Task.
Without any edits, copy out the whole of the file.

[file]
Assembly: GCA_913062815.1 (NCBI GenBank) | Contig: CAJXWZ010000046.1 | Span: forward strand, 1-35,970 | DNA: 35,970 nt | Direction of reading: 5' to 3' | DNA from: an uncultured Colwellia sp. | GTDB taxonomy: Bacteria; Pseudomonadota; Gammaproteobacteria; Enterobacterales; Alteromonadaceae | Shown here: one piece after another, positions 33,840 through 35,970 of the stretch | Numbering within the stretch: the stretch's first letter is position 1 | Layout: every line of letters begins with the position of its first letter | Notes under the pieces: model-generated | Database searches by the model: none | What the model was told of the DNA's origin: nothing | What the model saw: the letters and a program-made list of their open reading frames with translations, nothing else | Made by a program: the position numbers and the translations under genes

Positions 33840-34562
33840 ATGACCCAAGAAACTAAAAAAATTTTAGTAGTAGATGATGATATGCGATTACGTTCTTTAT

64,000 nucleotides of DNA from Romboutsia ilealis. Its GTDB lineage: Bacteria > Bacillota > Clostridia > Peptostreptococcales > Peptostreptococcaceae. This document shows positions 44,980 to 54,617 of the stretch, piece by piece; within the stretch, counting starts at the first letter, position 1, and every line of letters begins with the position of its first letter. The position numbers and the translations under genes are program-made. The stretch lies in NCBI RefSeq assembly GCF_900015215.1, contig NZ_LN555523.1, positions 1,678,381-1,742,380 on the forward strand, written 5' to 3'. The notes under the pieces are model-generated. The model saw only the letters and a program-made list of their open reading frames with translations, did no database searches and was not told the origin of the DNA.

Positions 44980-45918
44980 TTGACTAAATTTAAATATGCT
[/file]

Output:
Assembly: GCA_913062815.1 (NCBI GenBank) | Contig: CAJXWZ010000046.1 | Span: forward strand, 1-35,970 | DNA: 35,970 nt | Direction of reading: 5' to 3' | DNA from: an uncultured Colwellia sp. | GTDB taxonomy: Bacteria; Pseudomonadota; Gammaproteobacteria; Enterobacterales; Alteromonadaceae | Shown here: one piece after another, positions 33,840 through 35,970 of the stretch | Numbering within the stretch: the stretch's first letter is position 1 | Layout: every line of letters begins with the position of its first letter | Notes under the pieces: model-generated | Database searches by the model: none | What the model was told of the DNA's origin: nothing | What the model saw: the letters and a program-made list of their open reading frames with translations, nothing else | Made by a program: the position numbers and the translations under genes

Positions 33840-34562
33840 ATGACCCAAGAAACTAAAAAAATTTTAGTAGTAGATGATGATATGCGATTACGTTCTTTAT

64,000 nucleotides of DNA from Romboutsia ilealis. Its GTDB lineage: Bacteria > Bacillota > Clostridia > Peptostreptococcales > Peptostreptococcaceae. This document shows positions 44,980 to 54,617 of the stretch, piece by piece; within the stretch, counting starts at the first letter, position 1, and every line of letters begins with the position of its first letter. The position numbers and the translations under genes are program-made. The stretch lies in NCBI RefSeq assembly GCF_900015215.1, contig NZ_LN555523.1, positions 1,678,381-1,742,380 on the forward strand, written 5' to 3'. The notes under the pieces are model-generated. The model saw only the letters and a program-made list of their open reading frames with translations, did no database searches and was not told the origin of the DNA.

Positions 44980-45918
44980 TTGACTAAATTTAAATATGCT